Read below to learn more about sunscreen and how it may impact male fertility
Sunscreen has been all over the news recently, and it’s not just because it is summer. This summer, however, there have been a number of voluntary recalls by sunscreen brands after independent testing had found they were contaminated with a cancer-causing chemical called benzene.
Some may be surprised to learn that skin is actually the largest organ in the body and is very complex. It has many functions like working as a barrier to the outside world, helping to fight off bugs, allergens, and toxins, and helping to regulate body temperature. You may be aware that skin also has properties that allow for the absorption of chemicals—called dermal absorption, which is the transport of chemicals from the outer skin into the skin and into the body. Chemicals can enter the body and bloodstream, impact health as well as cause health problems.
Researchers have started to look into the questions of whether or not certain sunscreen chemicals impact male fertility. A 2014 NIH study looked into this question, and according to the study findings completed by NIH and New York State Department of Health’s Wadsworth, certain chemicals used to protect against UV rays may impair men’s ability to father children in a timely manner.
There were a number of study limitations, and researchers caution that the results are preliminary and that additional studies are needed to confirm findings.
One of the Doctors commenting on the study findings by saying, “Sunscreen is important for sun protection, and we definitely encourage people to continue using sunscreen to avoid skin cancer. But men who are concerned about fertility may be interested in other ways to reduce their exposure to benzophenone UV filters—whether by cutting back on other products that contain the UV filters or by washing after returning indoors.”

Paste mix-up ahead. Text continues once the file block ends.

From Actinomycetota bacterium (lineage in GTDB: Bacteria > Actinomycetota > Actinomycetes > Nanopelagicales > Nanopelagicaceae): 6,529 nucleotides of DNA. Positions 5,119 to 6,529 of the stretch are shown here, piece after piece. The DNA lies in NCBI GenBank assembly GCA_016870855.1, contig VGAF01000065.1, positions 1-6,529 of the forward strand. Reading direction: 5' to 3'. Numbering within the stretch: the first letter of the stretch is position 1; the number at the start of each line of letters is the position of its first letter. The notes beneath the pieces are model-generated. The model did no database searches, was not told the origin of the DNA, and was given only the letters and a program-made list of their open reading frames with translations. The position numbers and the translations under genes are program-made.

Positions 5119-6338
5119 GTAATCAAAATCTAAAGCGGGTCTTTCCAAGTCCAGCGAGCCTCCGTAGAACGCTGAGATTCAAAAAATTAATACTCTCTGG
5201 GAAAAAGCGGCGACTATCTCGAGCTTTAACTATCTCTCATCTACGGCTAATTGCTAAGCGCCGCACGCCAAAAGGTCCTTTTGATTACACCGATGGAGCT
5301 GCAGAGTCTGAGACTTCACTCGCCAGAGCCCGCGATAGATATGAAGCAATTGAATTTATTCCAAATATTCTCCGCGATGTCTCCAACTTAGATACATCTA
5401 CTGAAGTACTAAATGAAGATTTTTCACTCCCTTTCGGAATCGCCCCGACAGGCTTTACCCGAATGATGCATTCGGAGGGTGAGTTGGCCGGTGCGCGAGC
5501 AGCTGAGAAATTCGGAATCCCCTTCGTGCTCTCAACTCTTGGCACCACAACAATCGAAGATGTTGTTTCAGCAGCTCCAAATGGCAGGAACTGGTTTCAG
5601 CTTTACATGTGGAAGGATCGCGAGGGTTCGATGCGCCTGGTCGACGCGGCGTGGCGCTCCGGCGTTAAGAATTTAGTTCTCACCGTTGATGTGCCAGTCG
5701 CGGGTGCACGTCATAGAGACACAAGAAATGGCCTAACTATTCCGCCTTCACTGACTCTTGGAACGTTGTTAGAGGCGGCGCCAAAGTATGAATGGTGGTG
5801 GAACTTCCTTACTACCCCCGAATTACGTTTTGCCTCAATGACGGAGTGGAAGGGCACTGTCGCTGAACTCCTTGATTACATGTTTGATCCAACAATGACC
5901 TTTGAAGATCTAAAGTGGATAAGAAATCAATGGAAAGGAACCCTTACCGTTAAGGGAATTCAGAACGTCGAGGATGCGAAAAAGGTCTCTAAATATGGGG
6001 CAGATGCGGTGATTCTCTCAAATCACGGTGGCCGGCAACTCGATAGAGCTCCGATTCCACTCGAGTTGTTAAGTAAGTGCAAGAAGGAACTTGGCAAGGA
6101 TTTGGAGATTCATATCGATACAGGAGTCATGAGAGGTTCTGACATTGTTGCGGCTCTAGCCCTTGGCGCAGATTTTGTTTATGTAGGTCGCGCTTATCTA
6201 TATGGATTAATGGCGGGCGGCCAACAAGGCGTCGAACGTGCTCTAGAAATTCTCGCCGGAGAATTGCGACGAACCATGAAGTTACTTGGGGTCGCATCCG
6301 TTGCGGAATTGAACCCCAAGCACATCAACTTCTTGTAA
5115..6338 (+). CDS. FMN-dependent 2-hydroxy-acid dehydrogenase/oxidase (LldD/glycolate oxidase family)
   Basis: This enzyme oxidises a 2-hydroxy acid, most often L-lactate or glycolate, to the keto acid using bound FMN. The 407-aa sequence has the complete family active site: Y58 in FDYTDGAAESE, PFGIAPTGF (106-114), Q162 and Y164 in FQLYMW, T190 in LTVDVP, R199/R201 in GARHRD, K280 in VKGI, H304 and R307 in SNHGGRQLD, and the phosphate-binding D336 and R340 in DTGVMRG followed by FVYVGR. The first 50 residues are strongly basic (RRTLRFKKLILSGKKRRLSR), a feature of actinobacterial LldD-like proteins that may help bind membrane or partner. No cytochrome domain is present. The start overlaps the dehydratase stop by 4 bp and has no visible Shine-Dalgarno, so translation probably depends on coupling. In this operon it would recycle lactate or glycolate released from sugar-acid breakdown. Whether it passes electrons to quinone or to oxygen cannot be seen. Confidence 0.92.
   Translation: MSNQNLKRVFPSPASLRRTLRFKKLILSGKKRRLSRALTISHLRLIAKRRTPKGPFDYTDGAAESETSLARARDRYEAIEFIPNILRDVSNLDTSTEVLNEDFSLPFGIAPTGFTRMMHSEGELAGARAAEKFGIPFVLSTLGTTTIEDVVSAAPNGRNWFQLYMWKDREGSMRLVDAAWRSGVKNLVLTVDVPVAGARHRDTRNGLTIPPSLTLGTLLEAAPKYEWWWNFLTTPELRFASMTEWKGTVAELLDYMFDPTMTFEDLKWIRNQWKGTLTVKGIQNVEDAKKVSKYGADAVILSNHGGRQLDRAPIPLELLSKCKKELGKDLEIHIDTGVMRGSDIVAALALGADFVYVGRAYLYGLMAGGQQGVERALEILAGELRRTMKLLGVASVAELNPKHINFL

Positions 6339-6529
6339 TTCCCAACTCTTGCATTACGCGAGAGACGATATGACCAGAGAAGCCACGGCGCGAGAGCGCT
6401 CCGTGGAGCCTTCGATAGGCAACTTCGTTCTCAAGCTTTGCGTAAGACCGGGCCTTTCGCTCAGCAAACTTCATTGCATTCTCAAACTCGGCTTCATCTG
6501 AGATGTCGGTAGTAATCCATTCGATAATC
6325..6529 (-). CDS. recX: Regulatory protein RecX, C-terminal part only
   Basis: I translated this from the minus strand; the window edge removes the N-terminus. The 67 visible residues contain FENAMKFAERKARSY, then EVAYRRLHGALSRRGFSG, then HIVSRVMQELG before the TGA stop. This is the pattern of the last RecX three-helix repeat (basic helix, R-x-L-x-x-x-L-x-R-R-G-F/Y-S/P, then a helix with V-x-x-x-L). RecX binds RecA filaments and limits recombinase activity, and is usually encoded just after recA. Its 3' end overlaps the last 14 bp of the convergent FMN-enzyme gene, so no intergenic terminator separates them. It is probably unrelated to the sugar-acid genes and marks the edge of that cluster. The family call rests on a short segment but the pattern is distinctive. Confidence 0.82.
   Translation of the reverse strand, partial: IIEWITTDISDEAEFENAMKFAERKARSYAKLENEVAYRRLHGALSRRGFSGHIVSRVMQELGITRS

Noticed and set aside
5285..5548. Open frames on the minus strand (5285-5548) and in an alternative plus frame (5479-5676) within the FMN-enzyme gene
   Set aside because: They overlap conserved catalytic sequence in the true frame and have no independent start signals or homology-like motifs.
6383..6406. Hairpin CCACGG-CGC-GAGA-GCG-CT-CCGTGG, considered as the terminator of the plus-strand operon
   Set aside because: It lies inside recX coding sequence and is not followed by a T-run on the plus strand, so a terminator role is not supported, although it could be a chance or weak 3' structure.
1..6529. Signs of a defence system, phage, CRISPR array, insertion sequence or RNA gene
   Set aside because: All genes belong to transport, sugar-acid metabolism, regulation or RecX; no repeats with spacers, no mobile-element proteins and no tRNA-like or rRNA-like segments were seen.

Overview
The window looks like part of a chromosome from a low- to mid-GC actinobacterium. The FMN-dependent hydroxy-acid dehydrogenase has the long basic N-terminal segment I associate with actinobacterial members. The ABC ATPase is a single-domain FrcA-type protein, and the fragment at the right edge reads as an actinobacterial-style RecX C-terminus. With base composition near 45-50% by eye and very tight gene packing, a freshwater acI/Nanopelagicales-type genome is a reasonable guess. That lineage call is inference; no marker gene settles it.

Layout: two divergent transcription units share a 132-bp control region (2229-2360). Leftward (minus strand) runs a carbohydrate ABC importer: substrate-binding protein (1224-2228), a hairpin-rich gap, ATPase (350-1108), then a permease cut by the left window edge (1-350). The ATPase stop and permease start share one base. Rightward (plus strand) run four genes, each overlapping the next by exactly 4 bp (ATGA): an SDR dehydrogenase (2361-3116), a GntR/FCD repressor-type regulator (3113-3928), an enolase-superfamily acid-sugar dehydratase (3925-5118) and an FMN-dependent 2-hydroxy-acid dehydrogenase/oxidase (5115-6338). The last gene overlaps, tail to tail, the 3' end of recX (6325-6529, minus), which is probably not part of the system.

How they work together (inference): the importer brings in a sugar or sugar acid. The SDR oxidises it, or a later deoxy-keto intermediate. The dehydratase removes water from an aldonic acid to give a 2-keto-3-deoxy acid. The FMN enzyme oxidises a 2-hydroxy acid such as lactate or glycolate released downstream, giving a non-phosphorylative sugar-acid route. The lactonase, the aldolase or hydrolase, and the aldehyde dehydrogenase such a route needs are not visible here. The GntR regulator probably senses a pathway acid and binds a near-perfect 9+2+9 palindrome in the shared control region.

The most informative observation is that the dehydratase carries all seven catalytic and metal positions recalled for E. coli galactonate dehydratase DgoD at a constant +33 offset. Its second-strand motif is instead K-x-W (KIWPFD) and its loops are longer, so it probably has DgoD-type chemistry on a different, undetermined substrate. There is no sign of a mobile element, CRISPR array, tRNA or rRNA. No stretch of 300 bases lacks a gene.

A 2016 study looked at UV-filtering chemicals on human sperm cell function. The study found that “many UV-filtering chemicals commonly used in sunscreen interfere with the function of human sperm cells, and mimic the effect of the female hormone progesterone.” The senior investigator or the study said that “these results are of concern and might explain in part why unexpected infertility is so prevalent.” The lead investigator further called for clinical studies in the space to investigate whether chemical UV filters affect human fertility.
There is more research that needs to be done in this space evaluating the connection between UV-filtering chemicals in sunscreens and male fertility.
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